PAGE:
Saying no to a translation project

You don’t have to accept every single translation job. Out of respect for clients and for your own abilities, you have to learn to say no.

Saying no to a translation project, either when it comes directly from a client or a translation agency, is crucial. Accepting every project that is submitted is a serious mistake which can greatly jeopardize your credibility and your business. In the end, your client should not hold it against you if you don’t accept a translation project, although clients are often unaware that it’s in their best interest when you say no.

A Translation Project Must be Carefully Analyzed

Before accepting a project, the translator’s analysis and the collection of enough information is required to know if he or she is able to give a honest response, by assessing precisely their ability to provide quality work and meet the agreed deadline. In this context, I believe that requesting an extract of the content to translate is essential to make this assessment. Beyond reading an extract, checking if a glossary and terminology are available is important to evaluate if a significant amount of time must be allocated to the terminological research. It may also be wise, when possible, to ask for contextual elements of the translation project, for example screenshots to understand better the purpose of the translation. Once you have collected enough information, you must estimate how much time according to you will actually be needed and compare it to the delivery deadline. Don’t forget to give yourself enough leeway and negotiate deadlines.

Saying No, It Is Respecting Yourself and the Work

Saying yes to everything gives an industrial feeling to the job, a feeling that reduces the translator to a “machine that simply changes the words.” If you are a translator yourself, you will certainly agree that this profession is much more complex than that, otherwise machine translations would have already taken over some time ago. The important thing is to respect yourself and know your limits. How many words per day can I accept without working beyond a reasonable amount of time and without compromising the quality of my work?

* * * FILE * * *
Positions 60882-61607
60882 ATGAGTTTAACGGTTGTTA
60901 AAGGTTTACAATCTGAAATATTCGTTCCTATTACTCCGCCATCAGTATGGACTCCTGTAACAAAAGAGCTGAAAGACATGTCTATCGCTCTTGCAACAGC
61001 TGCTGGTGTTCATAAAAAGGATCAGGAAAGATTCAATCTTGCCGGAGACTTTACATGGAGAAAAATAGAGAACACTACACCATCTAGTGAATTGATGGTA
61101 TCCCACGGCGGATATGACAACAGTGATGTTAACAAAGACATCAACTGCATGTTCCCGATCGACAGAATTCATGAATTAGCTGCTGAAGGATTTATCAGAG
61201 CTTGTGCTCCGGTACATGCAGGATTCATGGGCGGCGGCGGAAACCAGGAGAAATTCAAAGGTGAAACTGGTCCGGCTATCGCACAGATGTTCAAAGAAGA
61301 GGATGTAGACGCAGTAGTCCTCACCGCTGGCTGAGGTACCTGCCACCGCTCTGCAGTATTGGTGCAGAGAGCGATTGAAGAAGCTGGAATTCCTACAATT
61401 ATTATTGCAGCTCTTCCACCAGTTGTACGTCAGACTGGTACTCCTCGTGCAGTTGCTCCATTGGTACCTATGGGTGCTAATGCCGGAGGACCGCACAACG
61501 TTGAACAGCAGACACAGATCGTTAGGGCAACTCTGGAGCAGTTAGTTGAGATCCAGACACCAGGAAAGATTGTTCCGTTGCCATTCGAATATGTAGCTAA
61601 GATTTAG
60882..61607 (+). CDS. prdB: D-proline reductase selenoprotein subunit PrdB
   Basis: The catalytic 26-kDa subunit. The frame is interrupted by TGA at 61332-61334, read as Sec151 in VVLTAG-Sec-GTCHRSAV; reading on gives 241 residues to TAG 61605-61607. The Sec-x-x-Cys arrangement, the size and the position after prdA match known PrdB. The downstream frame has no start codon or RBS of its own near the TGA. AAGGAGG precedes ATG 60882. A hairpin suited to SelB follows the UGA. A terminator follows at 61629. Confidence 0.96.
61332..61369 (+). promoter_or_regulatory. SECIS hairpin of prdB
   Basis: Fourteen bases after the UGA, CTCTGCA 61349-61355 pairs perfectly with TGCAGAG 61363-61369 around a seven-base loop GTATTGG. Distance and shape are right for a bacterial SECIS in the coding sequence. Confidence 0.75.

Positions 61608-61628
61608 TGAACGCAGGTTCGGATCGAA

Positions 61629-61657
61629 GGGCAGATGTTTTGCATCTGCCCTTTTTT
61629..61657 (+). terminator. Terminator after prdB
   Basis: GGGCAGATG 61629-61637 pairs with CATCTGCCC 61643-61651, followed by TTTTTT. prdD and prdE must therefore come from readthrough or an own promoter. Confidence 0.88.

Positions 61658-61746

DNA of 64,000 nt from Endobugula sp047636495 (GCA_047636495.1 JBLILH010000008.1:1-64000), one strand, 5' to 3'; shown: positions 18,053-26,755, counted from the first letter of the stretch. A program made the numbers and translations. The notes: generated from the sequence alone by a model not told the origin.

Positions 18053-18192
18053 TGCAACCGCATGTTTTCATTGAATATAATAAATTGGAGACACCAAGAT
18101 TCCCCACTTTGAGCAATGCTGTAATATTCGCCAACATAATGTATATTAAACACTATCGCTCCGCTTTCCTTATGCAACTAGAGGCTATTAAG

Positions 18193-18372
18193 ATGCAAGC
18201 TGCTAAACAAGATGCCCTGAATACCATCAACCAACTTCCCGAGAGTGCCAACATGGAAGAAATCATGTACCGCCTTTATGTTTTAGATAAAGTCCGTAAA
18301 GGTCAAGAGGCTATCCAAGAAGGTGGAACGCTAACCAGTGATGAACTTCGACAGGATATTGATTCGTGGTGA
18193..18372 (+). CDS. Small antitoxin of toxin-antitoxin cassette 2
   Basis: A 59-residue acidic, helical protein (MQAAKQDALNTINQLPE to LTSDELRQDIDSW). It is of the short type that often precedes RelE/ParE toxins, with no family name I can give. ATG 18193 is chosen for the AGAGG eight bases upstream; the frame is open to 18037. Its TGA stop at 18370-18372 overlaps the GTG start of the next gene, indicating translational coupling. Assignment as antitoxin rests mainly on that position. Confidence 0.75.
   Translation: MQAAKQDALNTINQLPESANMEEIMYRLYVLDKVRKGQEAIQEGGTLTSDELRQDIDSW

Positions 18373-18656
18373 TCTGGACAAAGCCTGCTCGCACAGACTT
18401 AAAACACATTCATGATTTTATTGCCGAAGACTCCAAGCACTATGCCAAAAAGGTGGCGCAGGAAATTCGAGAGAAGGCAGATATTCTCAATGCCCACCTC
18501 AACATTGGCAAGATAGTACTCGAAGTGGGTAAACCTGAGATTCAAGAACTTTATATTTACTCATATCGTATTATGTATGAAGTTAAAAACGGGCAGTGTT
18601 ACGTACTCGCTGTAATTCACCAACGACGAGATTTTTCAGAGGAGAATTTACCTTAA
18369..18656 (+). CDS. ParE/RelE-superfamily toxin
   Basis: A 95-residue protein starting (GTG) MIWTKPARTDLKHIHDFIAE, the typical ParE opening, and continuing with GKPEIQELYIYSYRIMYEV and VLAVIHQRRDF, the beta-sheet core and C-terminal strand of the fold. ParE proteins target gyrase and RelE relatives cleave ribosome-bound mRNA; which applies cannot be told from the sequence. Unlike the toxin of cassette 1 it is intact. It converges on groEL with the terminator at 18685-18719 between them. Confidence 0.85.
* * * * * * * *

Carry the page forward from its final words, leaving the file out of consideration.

Refusing a translation project also means respecting the value of your work, your profession, and by extension, other translators. Unfortunately, translation is too often considered as an activity with little added value, while it’s obviously the other way around, then you want the client to understand this reality. When you will refuse a translation project based on legitimate and well explained reasons, your client will only be pleasantly surprised. They will feel that you have attached importance to them and that they don’t deserve to receive a poor translation. In the long term, it will certainly pay off!

Knowing to Accept Nonetheless Some “Borderline” Projects

Like any rule, there are exceptions, therefore it’s important to know when to take risks and at times accept projects that you would prefer to leave to another translator. Does a long time client have the right to give a very tight deadline for a translation at the last minute? They represent an important part of your business, do they deserve your assistance on this “slightly urgent” project due tomorrow morning, stealing a few hours of your peaceful holiday? This is obviously a matter for consideration and the customer-supplier relationship is a relationship of attraction as well as of mutual respect. You know the saying: “OK for this time, but next time, it will be ‘No!’ …” and keep this promise!

Keep in mind also that a translator is not irreplaceable and that refusing once is fine, a second time might be fine, but the third time, your client will look for someone else with more availability and won’t think about sending you projects anymore.

Translation into English: Chloe Findlay

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